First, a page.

Plant of the Week: Quercus x heterophylla; Bartram Oak
I had a friend who was quite a name dropper. I tried not to be impressed, but I was always intrigued how he managed to sprinkle names of famous people into any and all conversations. The other day, reading a piece on the Bartram oak (Quercus x heterophylla), I realized the tree, too, was a serious name dropper, it associating itself with most of my botanical heroes over the past three centuries.
As a tree, it is a 70-plus-foot-tall species with a rounded crown and the open branching habit of the average red oak. Its leaves are 6 inches or more in length with an elongated format but with varying degrees of short lobes up the side. Even on the same tree, leaves may vary from unlobed to mildly lobed. The acorns are medium sized with a cap perched onto and covering about 15 percent of the seed.
In the Spring 2020 Arnoldia article on Bartram’s oak, they show a distribution map and indicate it is found in western Arkansas but I find no mention of it in Smith’s checklist. Digging further, I find it listed in a 1929 tree guide published by the UofA Cooperative Extension Service and authored by John T. Buchholz, a professor of Botany at the UofA, and Extension Forester W. R. Mattoon. Buchholz apparently worked at the University during the 1920s but gained the most notoriety in 1939 when, at the University of Illinois, he published a paper separating the redwoods of California into two separate genera. Their handbook on forest trees of the state was picked up by Dr. Dwight Moore, longtime UofA botanist, who published his own Trees of Arkansas that was printed by the tens of thousands. Moore does not mention Bartram’s oak.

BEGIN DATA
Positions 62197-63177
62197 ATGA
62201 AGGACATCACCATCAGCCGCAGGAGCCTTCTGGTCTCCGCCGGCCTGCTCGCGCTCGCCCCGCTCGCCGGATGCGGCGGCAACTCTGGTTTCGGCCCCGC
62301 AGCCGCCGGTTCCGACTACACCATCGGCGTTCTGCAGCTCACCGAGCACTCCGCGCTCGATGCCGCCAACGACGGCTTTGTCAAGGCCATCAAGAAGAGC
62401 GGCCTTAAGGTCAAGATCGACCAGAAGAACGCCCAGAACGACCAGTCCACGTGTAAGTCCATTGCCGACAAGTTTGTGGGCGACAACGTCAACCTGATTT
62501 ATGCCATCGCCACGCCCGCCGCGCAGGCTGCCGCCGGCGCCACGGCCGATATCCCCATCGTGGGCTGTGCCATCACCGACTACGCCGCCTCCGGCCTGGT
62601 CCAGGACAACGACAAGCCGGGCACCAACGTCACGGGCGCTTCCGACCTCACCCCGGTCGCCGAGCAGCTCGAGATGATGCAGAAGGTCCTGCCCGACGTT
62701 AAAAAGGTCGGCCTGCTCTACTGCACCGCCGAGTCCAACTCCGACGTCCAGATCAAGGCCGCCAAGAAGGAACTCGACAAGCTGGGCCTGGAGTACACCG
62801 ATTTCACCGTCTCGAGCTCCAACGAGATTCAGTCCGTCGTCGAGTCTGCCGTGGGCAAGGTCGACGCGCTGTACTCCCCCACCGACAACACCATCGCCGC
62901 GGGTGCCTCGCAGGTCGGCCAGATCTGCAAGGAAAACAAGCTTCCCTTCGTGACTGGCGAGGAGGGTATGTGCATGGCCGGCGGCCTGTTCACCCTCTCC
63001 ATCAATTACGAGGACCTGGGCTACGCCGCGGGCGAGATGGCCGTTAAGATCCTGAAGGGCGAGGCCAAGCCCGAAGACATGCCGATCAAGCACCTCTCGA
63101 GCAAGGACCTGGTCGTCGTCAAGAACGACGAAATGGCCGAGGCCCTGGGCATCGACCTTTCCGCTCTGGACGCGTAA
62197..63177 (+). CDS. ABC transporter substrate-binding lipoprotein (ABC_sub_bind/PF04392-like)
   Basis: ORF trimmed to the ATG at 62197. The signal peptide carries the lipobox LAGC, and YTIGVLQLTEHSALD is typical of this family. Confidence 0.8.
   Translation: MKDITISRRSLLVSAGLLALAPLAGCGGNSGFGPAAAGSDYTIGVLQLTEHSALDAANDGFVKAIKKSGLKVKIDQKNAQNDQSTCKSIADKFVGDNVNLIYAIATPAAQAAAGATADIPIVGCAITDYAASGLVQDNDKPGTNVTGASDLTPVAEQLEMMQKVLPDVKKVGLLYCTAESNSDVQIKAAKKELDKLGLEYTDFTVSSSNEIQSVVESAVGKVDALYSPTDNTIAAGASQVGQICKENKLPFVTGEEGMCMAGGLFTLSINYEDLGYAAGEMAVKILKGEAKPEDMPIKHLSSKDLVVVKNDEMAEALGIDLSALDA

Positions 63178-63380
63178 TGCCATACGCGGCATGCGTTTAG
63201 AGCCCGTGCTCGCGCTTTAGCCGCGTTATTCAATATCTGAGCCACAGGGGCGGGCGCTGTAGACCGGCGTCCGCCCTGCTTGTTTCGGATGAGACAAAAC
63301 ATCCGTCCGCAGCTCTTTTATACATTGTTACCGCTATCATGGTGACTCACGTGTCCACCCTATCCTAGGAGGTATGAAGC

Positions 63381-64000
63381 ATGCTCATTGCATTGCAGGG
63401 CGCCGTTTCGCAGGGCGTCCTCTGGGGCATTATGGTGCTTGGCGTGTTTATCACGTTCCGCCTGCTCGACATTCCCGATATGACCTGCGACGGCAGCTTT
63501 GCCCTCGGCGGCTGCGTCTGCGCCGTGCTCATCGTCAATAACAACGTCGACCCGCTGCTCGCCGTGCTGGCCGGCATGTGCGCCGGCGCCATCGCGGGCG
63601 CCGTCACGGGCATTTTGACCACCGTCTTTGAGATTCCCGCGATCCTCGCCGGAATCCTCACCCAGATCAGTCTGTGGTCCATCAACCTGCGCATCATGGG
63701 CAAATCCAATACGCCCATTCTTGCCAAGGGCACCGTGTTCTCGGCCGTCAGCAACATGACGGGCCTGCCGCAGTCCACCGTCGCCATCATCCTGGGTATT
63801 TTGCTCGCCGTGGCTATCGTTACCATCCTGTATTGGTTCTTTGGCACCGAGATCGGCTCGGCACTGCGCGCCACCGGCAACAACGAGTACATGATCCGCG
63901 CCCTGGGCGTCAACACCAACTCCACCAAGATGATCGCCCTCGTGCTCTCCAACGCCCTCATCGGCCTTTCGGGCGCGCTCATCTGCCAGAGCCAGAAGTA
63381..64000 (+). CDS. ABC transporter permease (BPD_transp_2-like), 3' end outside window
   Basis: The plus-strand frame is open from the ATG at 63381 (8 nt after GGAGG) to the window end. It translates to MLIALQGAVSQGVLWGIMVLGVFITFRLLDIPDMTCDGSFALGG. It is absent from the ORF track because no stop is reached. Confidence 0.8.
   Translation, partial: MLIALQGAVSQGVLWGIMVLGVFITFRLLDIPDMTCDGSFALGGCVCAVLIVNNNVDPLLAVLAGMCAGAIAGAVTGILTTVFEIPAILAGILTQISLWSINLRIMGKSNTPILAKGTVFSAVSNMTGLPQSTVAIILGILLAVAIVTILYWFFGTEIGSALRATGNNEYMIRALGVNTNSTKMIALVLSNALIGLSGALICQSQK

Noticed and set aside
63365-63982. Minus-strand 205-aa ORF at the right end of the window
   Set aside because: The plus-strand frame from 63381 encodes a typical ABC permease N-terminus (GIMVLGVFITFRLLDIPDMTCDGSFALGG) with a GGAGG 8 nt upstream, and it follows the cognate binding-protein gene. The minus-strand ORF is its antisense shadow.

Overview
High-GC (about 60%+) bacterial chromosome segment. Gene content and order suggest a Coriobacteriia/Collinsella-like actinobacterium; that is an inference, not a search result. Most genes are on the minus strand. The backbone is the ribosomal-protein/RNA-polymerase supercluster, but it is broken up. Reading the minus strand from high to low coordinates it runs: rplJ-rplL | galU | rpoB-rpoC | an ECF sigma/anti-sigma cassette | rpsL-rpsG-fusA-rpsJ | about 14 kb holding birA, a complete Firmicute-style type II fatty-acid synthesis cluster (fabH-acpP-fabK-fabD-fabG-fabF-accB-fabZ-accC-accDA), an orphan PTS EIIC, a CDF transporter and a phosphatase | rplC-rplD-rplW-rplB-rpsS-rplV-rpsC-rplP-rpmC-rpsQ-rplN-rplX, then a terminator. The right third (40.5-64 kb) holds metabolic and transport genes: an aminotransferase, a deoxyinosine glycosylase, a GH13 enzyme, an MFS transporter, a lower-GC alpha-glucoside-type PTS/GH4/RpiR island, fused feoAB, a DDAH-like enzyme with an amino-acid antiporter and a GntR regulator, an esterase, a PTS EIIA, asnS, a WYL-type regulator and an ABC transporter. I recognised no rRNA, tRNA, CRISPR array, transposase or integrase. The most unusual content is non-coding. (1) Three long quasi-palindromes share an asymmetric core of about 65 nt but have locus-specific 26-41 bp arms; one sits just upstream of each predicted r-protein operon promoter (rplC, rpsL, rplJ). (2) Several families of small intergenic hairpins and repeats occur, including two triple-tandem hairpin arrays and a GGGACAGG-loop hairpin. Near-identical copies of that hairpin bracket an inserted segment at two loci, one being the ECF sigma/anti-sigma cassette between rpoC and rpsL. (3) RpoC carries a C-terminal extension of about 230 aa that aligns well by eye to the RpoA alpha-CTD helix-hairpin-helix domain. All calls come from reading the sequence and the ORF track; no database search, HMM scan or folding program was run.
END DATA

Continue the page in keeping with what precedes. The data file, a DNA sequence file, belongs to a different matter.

In 1802 William Bartram, John’s son and noted naturalist in his own right, showed the tree to Francois Andre Michaux, another botanical hero, who described it as a new species based on the single tree growing in Bartram’s garden. In 1842, Thomas Nuttall – the first botanist who had traveled in Arkansas twenty years earlier – reported the tree had been cut down after William’s death to improve the view of the river.
By then, suspicion was growing that Bartram’s oak may be a hybrid. Asa Gray, the famous Harvard botanist of the middle 19th century, began to receive other specimens of Bartram’s oak from the mid-Atlantic region and speculated that Bartram’s oak could be a hybrid between willow oak and one of several related oaks that grow in similar habitats with the willow oak, including black oak, northern red oak, southern red oak or shingle oak.
In 1905 the controversy over the parentage was mostly settled when workers at the New York Botanical garden planted 75 acorns of Bartram oak and grew them out and observed the leaves. What they found in this F2 generation was an array of leaf types that ranged from those very much like willow oak to those very much like those of northern red oak. But in 1929, Buchholz was still claiming he thought the pollen parent was black oak. In the Arnoldia article, DNA analysis is used to conclusively demonstrate that Northern red oak was the male parent.
Hybridization in oaks, a wind pollinated species, is common with at least 100 such crosses being recognized amongst the 600 species of oaks. Barriers preventing outcrossing exist between oak species, but they do occur. Such hybrid progeny usually occurs as single, isolated trees. A county by country range map does show Quercus x heterophyllus occurring in Arkansas in Columbia country, just across the state line in two Oklahoma counties and in the Missouri boot heel region. There is no reason it should not appear along the Arkansas river where willow oak is common and northern red oaks might occur. As far as I know, Bartram’s oak is not in the nursery trade.
For more information about horticulture or to see other Plant of the Week columns, visit Extension’s Website, www.uaex.uada.edu, or contact your county extension agent. The Cooperative Extension Service is part of the U of A Division of Agriculture.